93 WHAT SHOULD WE DO NOW? If there are different languages in the school If there are different languages in the school have select staff become experts on each language & be on the RTI teamhave select staff become experts on each language & be on the RTI team Use appropriate progress monitoring systems Use appropriate progress monitoring systems Diagnostic Assessment after Tier II Diagnostic Assessment after Tier II Tier III interventionists need appropriate training in ELLs & literacy development Tier III interventionists need appropriate training in ELLs & literacy development Assign ELL students to teachers with training in ELL instruction Assign ELL students to teachers with training in ELL instruction Consult SLPs for vocabulary & language development activities Consult SLPs for vocabulary & language development activities

94 WHAT ARE OUR LONG TERM OBJECTIVES? Professional Development Professional Development Principals need to understand appropriate ELL instruction to ensure fidelity Principals need to understand appropriate ELL instruction to ensure fidelity Teachers need training Teachers need training School-wideSchool-wide Professional advancementProfessional advancement specific teachers develop an expertise specific teachers develop an expertise Develop academic language instruction Develop academic language instruction

95 Find ways to engage ELL parents Interpreters/translators Home activities Opportunities to volunteer Resources WHAT ARE OUR LONG TERM OBJECTIVES?

96 TAKING STOCK What resources does your district currently have? Staff, media, volunteers, technology, materialsStaff, media, volunteers, technology, materials How can these be used to provide better instruction, assessments, and/or interventions for your ELL students? What does your district need?

97 ACTION PLAN

98 References: Adams, M.J. (1990). Beginning to Read: Thinking and Learning About Print. Cambridge MA: MIT Press. Birsh, J.R. (2005). Multisensory Teaching of Basic Language Skills. Paul H. Brookes Publishing Co. Colorin Colorado. (2007). Reading comprehension strategies for English language learners. Retrieved from Colorín Colorado. (2007). Using cognates to develop comprehension in English. Retrieved from Delaware Department of Education. (2008). Annual Report of Delawares English Language Learners Staff & Programs. Echevarria, J., Vogt, M. & Short, D. (2008). Making Content Comprehensible for English Learners: The SIOP Model. Pearson Education, Inc. Francis, D. J., Rivera, M., Lesaux, N., Kieffer, M., & Rivera, H. (2006). Practical Guidelines for the Education of English Language Learners: Research-based Recommendations for Instruction and Academic Interventions. Center on Instruction. Gersten, R., Baker, S. K., Shanahan, T., Linan-Thompson, S., Collins, P., & Scarcella, R. (2007). Effective literacy and English language instruction for English learners in the elementary grades. U.S. Department of Education.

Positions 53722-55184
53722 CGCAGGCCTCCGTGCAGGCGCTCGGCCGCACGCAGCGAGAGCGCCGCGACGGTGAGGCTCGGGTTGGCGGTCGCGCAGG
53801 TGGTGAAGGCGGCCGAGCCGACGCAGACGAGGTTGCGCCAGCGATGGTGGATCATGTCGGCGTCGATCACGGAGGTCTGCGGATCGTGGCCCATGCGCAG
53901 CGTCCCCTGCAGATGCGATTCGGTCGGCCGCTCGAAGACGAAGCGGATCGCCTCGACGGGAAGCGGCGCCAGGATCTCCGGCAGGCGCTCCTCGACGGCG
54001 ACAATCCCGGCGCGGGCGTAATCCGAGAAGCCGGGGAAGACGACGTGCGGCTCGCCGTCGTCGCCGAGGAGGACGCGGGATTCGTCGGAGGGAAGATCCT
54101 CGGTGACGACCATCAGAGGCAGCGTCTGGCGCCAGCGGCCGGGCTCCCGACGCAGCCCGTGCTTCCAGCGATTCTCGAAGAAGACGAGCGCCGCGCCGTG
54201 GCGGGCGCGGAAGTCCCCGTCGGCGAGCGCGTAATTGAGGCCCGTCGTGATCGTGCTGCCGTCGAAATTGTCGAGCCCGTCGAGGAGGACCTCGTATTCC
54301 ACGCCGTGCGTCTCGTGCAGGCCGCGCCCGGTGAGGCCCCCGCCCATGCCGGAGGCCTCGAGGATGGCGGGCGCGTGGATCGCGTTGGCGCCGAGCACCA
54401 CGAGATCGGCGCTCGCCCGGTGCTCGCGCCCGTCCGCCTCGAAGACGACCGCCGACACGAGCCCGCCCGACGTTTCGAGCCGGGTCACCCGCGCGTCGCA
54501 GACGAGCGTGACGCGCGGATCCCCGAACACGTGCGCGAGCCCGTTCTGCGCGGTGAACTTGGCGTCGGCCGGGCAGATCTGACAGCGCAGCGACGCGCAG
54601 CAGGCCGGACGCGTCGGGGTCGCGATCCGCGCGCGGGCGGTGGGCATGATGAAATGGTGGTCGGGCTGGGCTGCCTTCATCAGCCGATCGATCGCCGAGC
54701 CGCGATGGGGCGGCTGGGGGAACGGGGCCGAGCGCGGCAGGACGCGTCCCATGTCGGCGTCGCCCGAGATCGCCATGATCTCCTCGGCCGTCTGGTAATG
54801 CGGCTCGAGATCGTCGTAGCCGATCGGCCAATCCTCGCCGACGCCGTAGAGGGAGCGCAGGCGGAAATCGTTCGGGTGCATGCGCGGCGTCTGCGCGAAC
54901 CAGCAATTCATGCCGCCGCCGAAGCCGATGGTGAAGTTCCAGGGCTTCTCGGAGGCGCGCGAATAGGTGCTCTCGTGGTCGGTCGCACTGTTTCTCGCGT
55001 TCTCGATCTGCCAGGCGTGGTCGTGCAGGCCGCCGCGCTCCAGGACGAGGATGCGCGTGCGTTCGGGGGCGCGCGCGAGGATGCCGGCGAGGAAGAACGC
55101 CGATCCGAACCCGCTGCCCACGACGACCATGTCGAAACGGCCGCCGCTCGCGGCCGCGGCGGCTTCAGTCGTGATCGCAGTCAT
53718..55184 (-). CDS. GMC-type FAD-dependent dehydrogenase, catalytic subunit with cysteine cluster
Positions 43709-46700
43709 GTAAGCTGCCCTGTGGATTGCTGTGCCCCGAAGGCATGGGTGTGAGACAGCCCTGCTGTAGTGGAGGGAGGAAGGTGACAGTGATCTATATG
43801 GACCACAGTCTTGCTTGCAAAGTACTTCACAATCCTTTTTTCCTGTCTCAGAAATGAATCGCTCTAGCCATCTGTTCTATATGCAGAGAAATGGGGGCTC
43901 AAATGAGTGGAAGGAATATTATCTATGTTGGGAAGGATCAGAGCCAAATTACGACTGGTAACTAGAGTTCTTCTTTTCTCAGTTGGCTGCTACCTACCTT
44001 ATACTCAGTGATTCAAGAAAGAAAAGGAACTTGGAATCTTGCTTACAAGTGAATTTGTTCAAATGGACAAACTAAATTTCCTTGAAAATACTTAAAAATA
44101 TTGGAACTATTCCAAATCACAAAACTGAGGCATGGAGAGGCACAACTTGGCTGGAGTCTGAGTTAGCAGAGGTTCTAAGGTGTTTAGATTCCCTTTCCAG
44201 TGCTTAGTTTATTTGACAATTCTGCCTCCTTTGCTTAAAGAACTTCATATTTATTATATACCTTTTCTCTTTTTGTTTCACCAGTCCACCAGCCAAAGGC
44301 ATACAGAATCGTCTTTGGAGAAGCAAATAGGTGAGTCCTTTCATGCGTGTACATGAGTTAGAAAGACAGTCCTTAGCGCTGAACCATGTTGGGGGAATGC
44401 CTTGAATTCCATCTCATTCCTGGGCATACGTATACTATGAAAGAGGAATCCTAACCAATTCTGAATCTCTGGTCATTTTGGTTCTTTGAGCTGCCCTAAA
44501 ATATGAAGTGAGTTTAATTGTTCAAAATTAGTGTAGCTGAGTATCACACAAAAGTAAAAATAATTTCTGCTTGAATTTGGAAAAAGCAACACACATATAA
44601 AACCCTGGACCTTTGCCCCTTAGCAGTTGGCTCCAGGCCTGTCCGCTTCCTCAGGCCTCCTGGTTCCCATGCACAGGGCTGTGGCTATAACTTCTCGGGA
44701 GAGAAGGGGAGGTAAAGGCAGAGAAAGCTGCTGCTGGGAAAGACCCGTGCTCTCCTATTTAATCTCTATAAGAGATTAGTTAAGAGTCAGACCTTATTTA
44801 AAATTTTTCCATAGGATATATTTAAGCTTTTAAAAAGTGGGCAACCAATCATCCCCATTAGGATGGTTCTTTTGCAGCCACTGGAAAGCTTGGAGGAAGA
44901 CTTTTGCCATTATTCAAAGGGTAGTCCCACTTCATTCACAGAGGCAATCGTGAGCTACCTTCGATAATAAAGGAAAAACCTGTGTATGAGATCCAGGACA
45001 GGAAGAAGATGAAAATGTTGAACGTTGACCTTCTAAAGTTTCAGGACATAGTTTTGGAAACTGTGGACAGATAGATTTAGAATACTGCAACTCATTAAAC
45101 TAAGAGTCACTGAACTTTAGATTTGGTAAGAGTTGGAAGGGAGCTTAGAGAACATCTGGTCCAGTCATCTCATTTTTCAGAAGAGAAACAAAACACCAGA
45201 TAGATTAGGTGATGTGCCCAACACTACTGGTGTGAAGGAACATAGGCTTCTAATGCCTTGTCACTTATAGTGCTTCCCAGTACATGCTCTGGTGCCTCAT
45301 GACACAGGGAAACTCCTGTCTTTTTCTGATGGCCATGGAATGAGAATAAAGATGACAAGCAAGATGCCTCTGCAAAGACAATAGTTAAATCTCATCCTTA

99 References: Hill, J. D. & Flynn, K. M. (2006). Classroom Instruction that Works with English Language Learners. Association for Supervision and Curriculum Development. Klingner, J., Artiles, A., & Mendez Barletta, L. (2004). English language learners and learning disabilities: A critical review of the literature [Powerpoint]. Retrieved from Lundgren, C. & Robertson, K. (n.d.) Comprehension: Helping English language learners grasp the full picture. Retrieved from Scarcella, R. (2003). Academic English: A Conceptual Framework. University of California Linguistic Minority Research Institute. Thomas, W. P. & Collier, V. P. (1997). School Effectiveness for Language Minority Students. National Clearinghouse for Bilingual Education. WIDA Consortium (2007). English Language Proficiency Standards for English Language Learners in Pre-Kindergarten through Grade 5. Board of Regents of the University of Wisconsin System. Wright, Wayne E. (2008). Primary language support: Facilitating English language development and sheltered content instruction through effective use of students primary language(s) Message posted to

100 References: Goldstein, B. (2000). Cultural and Linguistic Diversity Research Guide for Speech-Language Pathologists. San Diego: Thomson Learning, Inc. Goldstein, B. (2005). Language & Culture: Assessment and Treatment of Diverse Populations. (unpublished PowerPoint presentation for CS 824 course at Temple University) Battle, D. (2002). Communication Disorders in Multicultural Populations. Boston: Butterworth- Heinemann. Genesee, F. et al (2004). Dual Language Development & Disorders: A Handbook on Bilingualism & Second Language Learning. Baltimore: Paul H. Brookes Publishing Co. Bialystok, E. (2001). Bilingualism in Development: Language, Literacy, & Cognition. New York: Cambridge University Press. Goldstein, B. (2004). Bilingual Language Development & Disorders in Spanish-English Speakers. Baltimore: Paul H. Brookes Publishing Co. Kayser, H. (1995). Bilingual Speech-Language Pathology: An Hispanic Focus. San Diego: Thompson Learning, Inc. Cheng, L. (1995). Integrating Language & Learning for Inclusion: An Asian-Pacific Focus. San Diego: Singular Publishing Group, Inc. Dickinson, D. & Tabors, P. (2001). Beginning Literacy With Language: Young Children Learning at Home & School. Baltimore: Paul H. Brookes Publishing Co. Caesar, L.G. & Kohler, P.D. (2007). The State of School-Based Bilingual Assessment: Actual Practice Versus Recommended Guidelines. Language, Speech & Hearing Services in Schools. v38 ;3 pp August, D. et al (2006). Literacy Development in Elementary School Second Language Learners. Topics in Language Disorders v26;4 pp